The Basics: Was Gene Kelly Religious?

This entry is part 15 of 15 in the series Gene Kelly: The Basics.

It is only natural to be curious about the beliefs of someone we admire from afar.  We want to know what the person was really like and whether or not we would have anything in common with him/her if we were to know him/her personally.  As to the question of Gene Kelly and whether or not he was religious, the short answer is no, but the longer answer is much more complicated.

Gene was part of a large “lace curtain”1 Irish Catholic family.  He grew up in the Church and attended a private Catholic school (right).  We can’t know for certain what his beliefs were as a child, but we can surmise that he accepted the teachings of the Church as truth.  It wasn’t until Gene took a trip to Mexico in 1939, and witnessed firsthand the poverty of the local people and, in stark contrast, the riches of the Church, that he began to question his faith and its teachings.  This, along with other experiences, compelled him to renounce his faith and declare himself an agnostic.  Even so, there is evidence that he continued to go to mass on occasion and would defend Catholicism to those who denigrated it.

When he moved to New York City shortly thereafter to begin his career on Broadway, he began to socialize with a “free-thinking” intellectual set, and it is doubtful that any ideas he exchanged with them promoted the faith he had learned as a boy.  His first wife, Betsy Blair, became part of this set, and after their marriage (in a Catholic church, to appease his mother) they moved to Hollywood, where they continued to socialize with like-minded people.

After their daughter Kerry was born, Gene and Betsy made an effort to bring her to church, but only when his mother was in town.  They taught her Catholic prayers, but only shortly before a visit from Mrs. Kelly.  When the family visited Rome, they sought a blessing from the Pope for Gene’s mother.  Gene was clearly anxious to make “Mom Kelly” happy, even if it meant keeping up false appearances.  When he had only himself to consider, he tended to avoid such hypocrisy.  During a frightening plane ride, when there was genuine fear that the plane might crash, Gene momentarily considered praying to God, but decided that he couldn’t be a “death-bed Catholic and a coward.”  Thankfully, a tragedy was averted and Gene lived almost 40 more years, during which time he portrayed a Catholic priest in the 1962-63 television series Going My Way (right).  We don’t know if he ever fully committed one way or the other, but there is little evidence to suggest that he was a “vocal atheist,” as his Wikipedia entry states.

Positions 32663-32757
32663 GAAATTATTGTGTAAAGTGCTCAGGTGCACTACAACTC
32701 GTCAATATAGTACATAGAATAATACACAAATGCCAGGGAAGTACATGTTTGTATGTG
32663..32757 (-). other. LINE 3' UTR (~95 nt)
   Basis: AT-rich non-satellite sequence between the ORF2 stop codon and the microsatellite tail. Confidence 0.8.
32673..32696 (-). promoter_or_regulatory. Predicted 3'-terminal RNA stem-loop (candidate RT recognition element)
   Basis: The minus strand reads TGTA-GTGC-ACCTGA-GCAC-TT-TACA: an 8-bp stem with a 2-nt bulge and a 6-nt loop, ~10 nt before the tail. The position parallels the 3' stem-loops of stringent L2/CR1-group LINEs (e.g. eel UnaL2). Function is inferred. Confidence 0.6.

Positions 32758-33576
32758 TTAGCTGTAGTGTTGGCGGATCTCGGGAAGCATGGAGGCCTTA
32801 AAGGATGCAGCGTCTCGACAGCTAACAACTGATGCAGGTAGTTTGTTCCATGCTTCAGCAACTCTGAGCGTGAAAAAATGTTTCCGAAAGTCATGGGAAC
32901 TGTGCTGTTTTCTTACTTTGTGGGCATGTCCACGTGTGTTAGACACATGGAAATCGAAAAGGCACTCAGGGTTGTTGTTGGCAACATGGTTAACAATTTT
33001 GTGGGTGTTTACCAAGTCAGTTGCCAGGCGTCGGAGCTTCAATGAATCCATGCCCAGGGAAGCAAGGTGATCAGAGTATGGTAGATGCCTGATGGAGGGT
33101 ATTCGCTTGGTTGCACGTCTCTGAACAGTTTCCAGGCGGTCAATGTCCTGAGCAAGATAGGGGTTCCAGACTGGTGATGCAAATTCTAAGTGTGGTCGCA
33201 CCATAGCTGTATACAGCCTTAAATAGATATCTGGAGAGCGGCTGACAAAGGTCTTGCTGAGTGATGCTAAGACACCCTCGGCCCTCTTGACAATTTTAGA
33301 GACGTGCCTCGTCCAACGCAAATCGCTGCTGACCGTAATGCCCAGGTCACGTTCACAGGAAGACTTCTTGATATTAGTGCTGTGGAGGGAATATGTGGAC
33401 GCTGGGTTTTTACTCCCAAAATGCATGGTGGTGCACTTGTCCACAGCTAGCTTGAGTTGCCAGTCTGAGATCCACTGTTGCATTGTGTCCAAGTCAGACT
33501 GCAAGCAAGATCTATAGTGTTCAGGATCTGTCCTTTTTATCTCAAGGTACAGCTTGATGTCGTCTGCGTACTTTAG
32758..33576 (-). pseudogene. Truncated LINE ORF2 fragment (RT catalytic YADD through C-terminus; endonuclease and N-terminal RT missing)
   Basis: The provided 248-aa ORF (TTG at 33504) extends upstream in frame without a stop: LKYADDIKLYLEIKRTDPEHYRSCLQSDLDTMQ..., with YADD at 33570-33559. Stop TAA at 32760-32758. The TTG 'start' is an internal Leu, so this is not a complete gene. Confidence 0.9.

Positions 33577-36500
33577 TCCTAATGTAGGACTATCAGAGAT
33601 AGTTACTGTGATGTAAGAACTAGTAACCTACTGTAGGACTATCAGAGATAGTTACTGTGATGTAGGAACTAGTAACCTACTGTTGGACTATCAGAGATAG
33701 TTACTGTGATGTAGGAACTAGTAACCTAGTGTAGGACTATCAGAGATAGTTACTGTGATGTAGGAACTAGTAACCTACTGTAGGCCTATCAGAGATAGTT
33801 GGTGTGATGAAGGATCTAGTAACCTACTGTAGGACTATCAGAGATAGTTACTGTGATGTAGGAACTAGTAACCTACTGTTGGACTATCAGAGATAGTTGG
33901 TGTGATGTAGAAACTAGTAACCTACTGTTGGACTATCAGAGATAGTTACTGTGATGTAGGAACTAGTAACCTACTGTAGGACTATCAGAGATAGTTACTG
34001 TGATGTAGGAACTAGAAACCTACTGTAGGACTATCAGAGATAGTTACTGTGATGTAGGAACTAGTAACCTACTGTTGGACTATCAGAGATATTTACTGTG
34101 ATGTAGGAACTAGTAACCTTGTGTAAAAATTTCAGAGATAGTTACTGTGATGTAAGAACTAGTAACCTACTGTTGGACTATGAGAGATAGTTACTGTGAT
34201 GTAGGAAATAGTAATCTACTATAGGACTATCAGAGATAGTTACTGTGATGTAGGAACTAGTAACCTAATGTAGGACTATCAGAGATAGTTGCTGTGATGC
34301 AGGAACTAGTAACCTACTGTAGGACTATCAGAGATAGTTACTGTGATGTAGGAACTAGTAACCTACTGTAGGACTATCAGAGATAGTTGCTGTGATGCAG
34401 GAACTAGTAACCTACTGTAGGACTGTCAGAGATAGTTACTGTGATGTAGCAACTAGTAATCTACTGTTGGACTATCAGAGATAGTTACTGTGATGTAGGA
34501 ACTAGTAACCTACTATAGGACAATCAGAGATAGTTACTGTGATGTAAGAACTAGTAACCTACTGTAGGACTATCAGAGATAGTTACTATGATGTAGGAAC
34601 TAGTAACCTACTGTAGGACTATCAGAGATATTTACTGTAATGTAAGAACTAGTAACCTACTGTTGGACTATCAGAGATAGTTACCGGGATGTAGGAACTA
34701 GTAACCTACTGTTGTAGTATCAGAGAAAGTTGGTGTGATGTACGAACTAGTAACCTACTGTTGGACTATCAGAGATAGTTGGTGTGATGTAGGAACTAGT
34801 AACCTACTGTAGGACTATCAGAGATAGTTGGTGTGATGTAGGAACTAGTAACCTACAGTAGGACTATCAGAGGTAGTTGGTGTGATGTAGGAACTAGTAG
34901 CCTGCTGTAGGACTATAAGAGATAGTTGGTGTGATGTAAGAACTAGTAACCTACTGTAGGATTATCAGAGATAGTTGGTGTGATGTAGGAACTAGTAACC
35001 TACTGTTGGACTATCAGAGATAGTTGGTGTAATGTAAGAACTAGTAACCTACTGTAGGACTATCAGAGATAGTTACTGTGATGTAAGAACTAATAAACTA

1. “Lace curtain” is a term used to describe Irish immigrants who were generally poorer than their (usually Protestant) neighbors, but who aspired to prosperity.  


  • Blair, Betsy.  The Memory of All That: Love and Politics in New York, Hollywood, and Paris.  New York: Alfred A. Knopf, 2003.
  • Hirschhorn, Clive.  Gene Kelly: A Biography.  New York: St. Martin’s Press, 1985.
  • Yudkoff, Alvin.  Gene Kelly: A Life of Dance and Dreams.  New York: Billboard Books, 2001.


Jennifer can point to the exact day and time that she fell in love with Gene Kelly: February 24, 2002, probably about 8pm CST. She was watching An American in Paris, and Jerry Mulligan (Gene) was flirting with Lise (Leslie Caron). Jennifer is infatuated with almost everything from Hollywood's golden age of cinema. Her other loyalties (after God, nation, and family) are old music, literature, history, vintage pop culture, vintage baseball, and hanging out in the kitchen with a glass of wine. Her Tumblr covers much of the above.

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